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ST. LOUIS (AP) - Use of the death penalty declined nationally in 2013, but the punishment has seen a resurgence in Missouri.
 
The Death Penalty Information Center on Thursday released a report showing that 39 people were executed in the U.S. in 2013, just the second time in 19 years that fewer than 40 were put to death.
 
Missouri has executed two men in the past month - Joseph Paul Franklin on Nov. 29 and Allen Nicklasson on Dec. 11. The executions were the first in Missouri since 2011, and the most in a single year since five in 2005.
 
Meanwhile, the number of new U.S. death sentences so far this year is 80, up three from 2012 but down from 315 in 1996. Three death sentences were imposed in Missouri in 2013.
 
Published in Local News
JEFFERSON CITY, Mo. (AP) - A new audit questions whether hundreds of Missouri welfare recipients are living out of state or using benefits for alcohol, tobacco and gambling.
 
The report released Tuesday by State Auditor Tom Schweich (shwych) looks at about $96 million of benefits paid through electronic cards in 2012 for a program known as Temporary Assistance for Needy Families.
 
The audit found 366 cases in which recipients used a total of $461,000 of benefits exclusively out of state for at least three months. Although nothing prohibits out of state use, the report says that may indicate the welfare recipients no longer live in Missouri.
 
The audit also found about 1,600 cases in which $261,000 of benefits were used at locations appearing to be associated with alcohol, tobacco, gambling or adult entertainment.
Published in Local News
JEFFERSON CITY, Mo. (AP) - Missouri's unemployment rate declined in November while payrolls expanded by 15,000 jobs.
 
The Missouri Department of Economic Development reported Tuesday the jobless rate fell to 6.1 percent in November from 6.5 percent in October.
 
The leading gainer was educational and health services, which added 5,200 jobs last month. The construction sector grew by 2,300 and professional and business services increased by 2,000 jobs. The information, leisure and hospitality sectors each declined by 200 jobs.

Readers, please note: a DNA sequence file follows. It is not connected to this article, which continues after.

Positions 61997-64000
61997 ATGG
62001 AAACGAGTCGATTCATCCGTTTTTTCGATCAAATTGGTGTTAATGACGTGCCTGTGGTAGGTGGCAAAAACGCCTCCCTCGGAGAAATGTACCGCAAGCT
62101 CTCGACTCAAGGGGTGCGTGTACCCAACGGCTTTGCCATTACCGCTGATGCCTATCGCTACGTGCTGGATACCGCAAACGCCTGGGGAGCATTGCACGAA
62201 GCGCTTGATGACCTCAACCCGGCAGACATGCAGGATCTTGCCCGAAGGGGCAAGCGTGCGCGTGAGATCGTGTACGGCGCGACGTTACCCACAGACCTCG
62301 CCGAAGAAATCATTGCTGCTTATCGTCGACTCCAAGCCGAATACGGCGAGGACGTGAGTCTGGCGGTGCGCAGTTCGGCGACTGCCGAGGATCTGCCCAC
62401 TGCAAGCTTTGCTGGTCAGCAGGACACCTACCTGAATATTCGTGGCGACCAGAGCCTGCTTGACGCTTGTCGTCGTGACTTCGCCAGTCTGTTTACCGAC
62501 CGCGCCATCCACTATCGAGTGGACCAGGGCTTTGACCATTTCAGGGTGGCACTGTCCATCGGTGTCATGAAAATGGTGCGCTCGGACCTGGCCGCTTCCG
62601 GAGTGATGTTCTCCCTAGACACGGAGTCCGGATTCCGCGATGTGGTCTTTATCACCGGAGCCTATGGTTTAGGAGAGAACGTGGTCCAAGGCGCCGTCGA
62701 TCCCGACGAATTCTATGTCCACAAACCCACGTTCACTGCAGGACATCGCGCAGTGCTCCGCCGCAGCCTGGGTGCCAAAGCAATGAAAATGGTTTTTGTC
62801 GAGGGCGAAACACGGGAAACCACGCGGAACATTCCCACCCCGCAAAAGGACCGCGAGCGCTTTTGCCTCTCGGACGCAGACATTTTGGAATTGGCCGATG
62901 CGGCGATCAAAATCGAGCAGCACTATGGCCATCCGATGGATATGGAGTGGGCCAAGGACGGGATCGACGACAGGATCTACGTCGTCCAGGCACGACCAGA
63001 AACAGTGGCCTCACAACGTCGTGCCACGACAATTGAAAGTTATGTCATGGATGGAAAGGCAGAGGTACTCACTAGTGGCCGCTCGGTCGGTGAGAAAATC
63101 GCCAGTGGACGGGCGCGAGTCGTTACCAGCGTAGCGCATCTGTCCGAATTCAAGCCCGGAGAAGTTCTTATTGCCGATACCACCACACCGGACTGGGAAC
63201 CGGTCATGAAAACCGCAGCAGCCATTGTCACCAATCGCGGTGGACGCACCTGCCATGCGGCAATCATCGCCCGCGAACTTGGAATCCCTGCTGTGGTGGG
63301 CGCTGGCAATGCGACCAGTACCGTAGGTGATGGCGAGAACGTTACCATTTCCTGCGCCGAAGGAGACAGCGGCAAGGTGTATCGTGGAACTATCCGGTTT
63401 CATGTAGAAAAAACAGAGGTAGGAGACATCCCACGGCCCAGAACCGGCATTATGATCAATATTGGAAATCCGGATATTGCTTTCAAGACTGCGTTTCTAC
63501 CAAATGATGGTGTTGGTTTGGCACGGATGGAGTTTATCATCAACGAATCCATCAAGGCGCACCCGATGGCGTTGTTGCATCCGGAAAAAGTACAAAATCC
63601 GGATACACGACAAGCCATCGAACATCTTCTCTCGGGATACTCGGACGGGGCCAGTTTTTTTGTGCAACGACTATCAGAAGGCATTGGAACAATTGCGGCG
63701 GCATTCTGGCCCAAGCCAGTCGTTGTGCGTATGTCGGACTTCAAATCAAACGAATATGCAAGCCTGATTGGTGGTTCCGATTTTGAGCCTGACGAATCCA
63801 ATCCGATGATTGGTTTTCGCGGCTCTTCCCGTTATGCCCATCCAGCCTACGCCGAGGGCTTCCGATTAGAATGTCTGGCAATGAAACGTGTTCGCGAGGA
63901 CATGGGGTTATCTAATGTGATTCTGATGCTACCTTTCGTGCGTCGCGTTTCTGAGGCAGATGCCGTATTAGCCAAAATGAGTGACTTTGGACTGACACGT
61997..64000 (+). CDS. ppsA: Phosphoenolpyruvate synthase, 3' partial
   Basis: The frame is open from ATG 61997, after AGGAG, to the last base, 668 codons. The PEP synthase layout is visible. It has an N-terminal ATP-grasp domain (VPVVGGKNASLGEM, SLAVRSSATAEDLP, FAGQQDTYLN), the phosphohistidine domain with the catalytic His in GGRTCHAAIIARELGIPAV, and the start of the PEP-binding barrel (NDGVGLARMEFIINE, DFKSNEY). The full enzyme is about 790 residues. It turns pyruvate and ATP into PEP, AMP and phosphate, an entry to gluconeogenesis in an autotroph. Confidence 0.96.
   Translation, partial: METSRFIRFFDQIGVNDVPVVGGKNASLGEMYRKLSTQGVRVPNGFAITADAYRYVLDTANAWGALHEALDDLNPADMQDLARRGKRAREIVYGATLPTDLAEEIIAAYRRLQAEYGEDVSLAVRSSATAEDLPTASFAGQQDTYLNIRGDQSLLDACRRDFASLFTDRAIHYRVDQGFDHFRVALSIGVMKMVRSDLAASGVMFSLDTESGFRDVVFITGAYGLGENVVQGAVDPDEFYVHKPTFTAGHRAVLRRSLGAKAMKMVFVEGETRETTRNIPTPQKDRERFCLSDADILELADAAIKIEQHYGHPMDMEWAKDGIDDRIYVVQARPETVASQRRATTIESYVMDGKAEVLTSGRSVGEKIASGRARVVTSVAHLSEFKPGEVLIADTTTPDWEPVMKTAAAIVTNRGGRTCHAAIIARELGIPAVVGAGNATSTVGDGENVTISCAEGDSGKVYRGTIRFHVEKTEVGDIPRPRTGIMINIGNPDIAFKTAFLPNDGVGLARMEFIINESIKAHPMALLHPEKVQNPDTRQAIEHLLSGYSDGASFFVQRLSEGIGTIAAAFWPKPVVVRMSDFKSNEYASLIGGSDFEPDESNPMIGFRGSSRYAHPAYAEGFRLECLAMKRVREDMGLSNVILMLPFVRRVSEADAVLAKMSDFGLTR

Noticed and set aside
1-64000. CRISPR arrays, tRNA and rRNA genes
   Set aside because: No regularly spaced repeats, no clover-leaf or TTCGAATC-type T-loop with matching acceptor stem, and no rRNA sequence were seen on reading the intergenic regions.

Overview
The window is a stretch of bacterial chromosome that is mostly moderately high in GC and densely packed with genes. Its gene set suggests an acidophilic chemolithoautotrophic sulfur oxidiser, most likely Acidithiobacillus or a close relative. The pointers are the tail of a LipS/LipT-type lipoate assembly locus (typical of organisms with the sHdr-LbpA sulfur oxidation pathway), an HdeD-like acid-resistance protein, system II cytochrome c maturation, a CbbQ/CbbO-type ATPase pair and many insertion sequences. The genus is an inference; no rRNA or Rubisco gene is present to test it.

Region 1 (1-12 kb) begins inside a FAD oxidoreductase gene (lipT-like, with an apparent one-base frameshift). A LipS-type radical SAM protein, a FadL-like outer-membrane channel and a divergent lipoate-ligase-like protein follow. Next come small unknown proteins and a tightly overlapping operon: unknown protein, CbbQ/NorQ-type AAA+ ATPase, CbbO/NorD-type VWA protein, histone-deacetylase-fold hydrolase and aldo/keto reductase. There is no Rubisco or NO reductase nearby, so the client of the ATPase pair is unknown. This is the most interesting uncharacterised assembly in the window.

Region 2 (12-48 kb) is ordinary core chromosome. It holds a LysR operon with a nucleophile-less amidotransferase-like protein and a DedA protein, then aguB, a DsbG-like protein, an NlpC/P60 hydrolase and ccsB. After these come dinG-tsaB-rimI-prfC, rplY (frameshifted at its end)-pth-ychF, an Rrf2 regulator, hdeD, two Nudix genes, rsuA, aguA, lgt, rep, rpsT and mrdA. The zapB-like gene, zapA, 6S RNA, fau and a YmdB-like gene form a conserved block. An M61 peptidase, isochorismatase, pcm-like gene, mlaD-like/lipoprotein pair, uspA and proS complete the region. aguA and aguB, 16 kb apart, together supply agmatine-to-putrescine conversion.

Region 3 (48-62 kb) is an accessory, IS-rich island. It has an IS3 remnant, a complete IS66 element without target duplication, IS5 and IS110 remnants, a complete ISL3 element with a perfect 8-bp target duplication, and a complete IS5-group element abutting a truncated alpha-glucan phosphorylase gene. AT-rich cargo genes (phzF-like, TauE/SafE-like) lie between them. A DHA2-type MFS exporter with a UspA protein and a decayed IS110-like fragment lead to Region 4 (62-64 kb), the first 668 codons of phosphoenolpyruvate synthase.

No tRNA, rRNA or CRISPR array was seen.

Missouri's civilian labor force was about 3 million, which is down 244 from October. The labor force includes people with jobs and those who are on unemployment but looking for work.
Published in Local News
JOPLIN, Mo. (AP) - Kansas and Missouri residents will be out during the next three weeks counting the birds in their states.
 
It's part of an annual national effort that began more than 100 years ago, called the Christmas Bird Count.
 
The count began Dec. 14 and will continue through Jan. 5. Bird enthusiasts plan gatherings or individuals simply count the number of birds they see in their backyards.
 
The Joplin Globe reports the bird count began in 1900, with only a few dozen observers in 25 locations. Last year, more than 71,000 people participated in 2,369 locations.
 
Audubon and other organizations use data collected in the count to determine the health of bird populations. If a certain species is declining, conservation measures can be implemented to help that species rebound.
 
Published in Local News
ST. LOUIS (AP) - The American Civil Liberties Union is suing a small southeast Missouri town after police allegedly threatened to arrest a homeless couple for holding a sign asking for help.
 
The ACLU filed suit Monday on behalf of the homeless couple, Edward Gillespie and Brandalyn Orchard. The suit filed in U.S. District Court in Cape Girardeau names the city of Miner and two unidentified police officers.
 
The lawsuit claims that in late September, Gillespie and Orchard were holding a sign that read, "Traveling. Anything helps. God bless." A Miner officer told them to leave.
 
The ACLU says the officer later showed copies of city ordinances related to vagrancy, begging and loitering. A second officer arrived and the couple was told to leave town or face arrest.
 
A Miner police spokesman declined comment.
Published in Local News